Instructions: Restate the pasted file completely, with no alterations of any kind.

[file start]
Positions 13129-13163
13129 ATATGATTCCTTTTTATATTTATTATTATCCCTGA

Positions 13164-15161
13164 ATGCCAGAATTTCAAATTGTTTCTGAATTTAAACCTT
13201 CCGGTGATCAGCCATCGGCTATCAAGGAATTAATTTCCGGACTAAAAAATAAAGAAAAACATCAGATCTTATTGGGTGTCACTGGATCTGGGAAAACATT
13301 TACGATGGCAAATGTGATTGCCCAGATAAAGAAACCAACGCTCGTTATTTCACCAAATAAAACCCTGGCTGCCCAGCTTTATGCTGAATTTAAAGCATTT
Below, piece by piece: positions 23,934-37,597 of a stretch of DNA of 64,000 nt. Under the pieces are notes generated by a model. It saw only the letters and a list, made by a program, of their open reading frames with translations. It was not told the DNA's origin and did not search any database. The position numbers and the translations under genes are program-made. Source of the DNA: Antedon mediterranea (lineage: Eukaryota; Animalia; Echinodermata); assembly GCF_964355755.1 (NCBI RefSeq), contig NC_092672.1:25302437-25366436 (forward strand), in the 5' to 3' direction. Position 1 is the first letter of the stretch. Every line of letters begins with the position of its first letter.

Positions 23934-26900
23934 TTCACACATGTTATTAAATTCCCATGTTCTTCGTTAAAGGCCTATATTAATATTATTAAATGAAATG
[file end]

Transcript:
Positions 13129-13163
13129 ATATGATTCCTTTTTATATTTATTATTATCCCTGA

Positions 13164-15161
13164 ATGCCAGAATTTCAAATTGTTTCTGAATTTAAACCTT
13201 CCGGTGATCAGCCATCGGCTATCAAGGAATTAATTTCCGGACTAAAAAATAAAGAAAAACATCAGATCTTATTGGGTGTCACTGGATCTGGGAAAACATT
13301 TACGATGGCAAATGTGATTGCCCAGATAAAGAAACCAACGCTCGTTATTTCACCAAATAAAACCCTGGCTGCCCAGCTTTATGCTGAATTTAAAGCATTT
Below, piece by piece: positions 23,934-37,597 of a stretch of DNA of 64,000 nt. Under the pieces are notes generated by a model. It saw only the letters and a list, made by a program, of their open reading frames with translations. It was not told the DNA's origin and did not search any database. The position numbers and the translations under genes are program-made. Source of the DNA: Antedon mediterranea (lineage: Eukaryota; Animalia; Echinodermata); assembly GCF_964355755.1 (NCBI RefSeq), contig NC_092672.1:25302437-25366436 (forward strand), in the 5' to 3' direction. Position 1 is the first letter of the stretch. Every line of letters begins with the position of its first letter.

Positions 23934-26900
23934 TTCACACATGTTATTAAATTCCCATGTTCTTCGTTAAAGGCCTATATTAATATTATTAAATGAAATG